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Why New Year’s Resolutions Fail

Home/Goal Setting, Personal Development/Why New Year’s Resolutions Fail

At the beginning of every year, people set New Year’s Resolutions, only to have them fail a few weeks later. In fact, recent statistics suggest that only 9.2% of people feel successful in achieving their resolutions each year.

The reason why New Year’s Resolutions fail is not due to lack of enthusiasm or passion. If that was all it took to achieve something, we would all hit all of our goals.

Instead, the real reason people don’t follow through with their resolutions comes down to a lack of understanding of behaviour change.

In fact, there are 5 main reasons why New Year’s Resolutions fail to work, and some simple steps we can take to fix this.

Before we get into those 5 reasons, let’s take a moment to understand a little more about behaviour change.

Theory of Planned Behaviour

One of the best models for New Year’s Resolutions-style behaviours is the Theory of Planned Behaviour by Icek Ajzen.

Theory Of Planned Behaviour Explains Why New Year's Resolutions Fail

In the Theory of Planned Behaviour, intentions (or goals) are built on a foundation of three elements:

– our attitudes around a behaviour
– our social network’s attitude to the behaviour
– our belief in our ability to succeed at a behaviour

We will tend to set goals that align with these three elements.

For example, if you have a positive view of health, none of your friends smoke and you feel strongly that you will be able to stop smoking, setting a goal to stop smoking should be easy.

However, if you have higher priorities than your health, know lots of people who smoke and have tried before and failed, even setting this same goal might not be so easy.

It is easier to set and achieve goals if all three of these elements are aligned in support of your goal.

The final thing to notice from this model is that goal setting is not the final step. In fact, there is a gap between intention and behaviour, and this gap is one of the big reasons why people fail with their New Year’s Resolutions. If we don’t take action and engage in the behaviour to make our intention a reality, we will never achieve our goals.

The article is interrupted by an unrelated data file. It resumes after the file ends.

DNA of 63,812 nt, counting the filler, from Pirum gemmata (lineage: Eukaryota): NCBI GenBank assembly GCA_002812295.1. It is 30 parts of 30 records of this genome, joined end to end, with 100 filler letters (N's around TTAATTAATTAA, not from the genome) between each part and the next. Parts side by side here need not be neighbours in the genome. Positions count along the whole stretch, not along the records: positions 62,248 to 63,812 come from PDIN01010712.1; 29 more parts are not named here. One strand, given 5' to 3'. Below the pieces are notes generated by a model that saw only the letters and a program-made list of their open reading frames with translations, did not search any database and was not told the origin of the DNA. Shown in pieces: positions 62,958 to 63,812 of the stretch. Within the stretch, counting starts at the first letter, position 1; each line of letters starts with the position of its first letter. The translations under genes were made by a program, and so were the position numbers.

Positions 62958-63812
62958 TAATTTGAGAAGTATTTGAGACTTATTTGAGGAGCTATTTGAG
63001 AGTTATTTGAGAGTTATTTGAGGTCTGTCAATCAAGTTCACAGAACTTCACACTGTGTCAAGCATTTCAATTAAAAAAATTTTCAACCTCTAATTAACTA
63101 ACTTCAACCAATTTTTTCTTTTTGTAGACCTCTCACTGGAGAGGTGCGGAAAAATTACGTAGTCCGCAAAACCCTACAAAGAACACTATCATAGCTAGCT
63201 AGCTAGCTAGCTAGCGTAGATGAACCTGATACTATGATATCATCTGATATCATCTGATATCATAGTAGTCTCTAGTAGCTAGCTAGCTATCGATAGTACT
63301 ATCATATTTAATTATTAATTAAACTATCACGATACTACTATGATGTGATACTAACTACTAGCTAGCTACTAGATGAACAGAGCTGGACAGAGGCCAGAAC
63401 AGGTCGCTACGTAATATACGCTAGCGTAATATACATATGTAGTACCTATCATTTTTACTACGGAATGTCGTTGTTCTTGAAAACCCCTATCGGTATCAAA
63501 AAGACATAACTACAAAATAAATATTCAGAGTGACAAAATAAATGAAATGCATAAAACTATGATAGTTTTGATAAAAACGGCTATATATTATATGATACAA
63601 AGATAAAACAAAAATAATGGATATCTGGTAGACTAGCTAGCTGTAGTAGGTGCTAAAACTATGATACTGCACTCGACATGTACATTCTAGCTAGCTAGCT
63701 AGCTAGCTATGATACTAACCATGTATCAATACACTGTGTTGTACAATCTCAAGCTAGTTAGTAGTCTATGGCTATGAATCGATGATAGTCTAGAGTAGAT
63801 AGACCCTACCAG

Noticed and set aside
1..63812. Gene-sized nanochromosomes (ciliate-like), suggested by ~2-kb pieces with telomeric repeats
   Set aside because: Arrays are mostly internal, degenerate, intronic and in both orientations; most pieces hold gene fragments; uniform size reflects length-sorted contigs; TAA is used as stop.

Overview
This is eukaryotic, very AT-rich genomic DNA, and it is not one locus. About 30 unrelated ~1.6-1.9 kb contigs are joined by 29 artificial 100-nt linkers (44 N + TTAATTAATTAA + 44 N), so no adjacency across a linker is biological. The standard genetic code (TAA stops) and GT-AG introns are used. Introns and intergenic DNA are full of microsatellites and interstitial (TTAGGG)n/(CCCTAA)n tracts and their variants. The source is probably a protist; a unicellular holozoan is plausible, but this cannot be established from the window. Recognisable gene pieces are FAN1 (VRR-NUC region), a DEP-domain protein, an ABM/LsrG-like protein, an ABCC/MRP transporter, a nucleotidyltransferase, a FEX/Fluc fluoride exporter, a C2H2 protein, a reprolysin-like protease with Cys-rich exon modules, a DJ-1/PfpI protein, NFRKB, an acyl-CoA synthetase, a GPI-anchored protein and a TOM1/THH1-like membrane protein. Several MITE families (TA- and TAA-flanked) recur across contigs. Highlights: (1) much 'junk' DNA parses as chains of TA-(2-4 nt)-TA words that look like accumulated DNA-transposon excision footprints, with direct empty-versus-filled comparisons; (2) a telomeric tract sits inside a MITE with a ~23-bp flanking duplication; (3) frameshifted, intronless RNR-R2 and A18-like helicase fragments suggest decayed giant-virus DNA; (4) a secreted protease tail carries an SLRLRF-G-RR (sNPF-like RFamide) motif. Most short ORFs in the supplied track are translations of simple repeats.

Understanding this model should give you an idea of the 5 main reasons why New Year’s Resolutions fail, but let’s go through them now.

#1 Reason Why New Year's Resolutions Fail

No Strong Reason Why

If your attitude toward your goals are weak, there is a good chance your New Year’s Resolutions will fail.

Instead, get clear on why this is important to you.

Why must you achieve this goal? What will happen if you do? What will happen if you don’t?

How will life look in 1 year, 2 years or 10 years if you do or don’t succeed with this resolution? If life won’t be too different, then you won’t have very strong motivation to take action. But if you know that you can’t afford NOT to succeed, you’ll be energised and focused in the direction of your goal.

Often we find our reason why is actually related to other people.

Perhaps your fitness goal is so that you don’t embarrass your children at the school sports day?

Maybe the reason you want to travel is because you want to treat your parents after they sacrificed their travels when they were raising you?

The reason you want to create a successful business may be to pay for a better education for your children or to pay off your parents’ mortgage?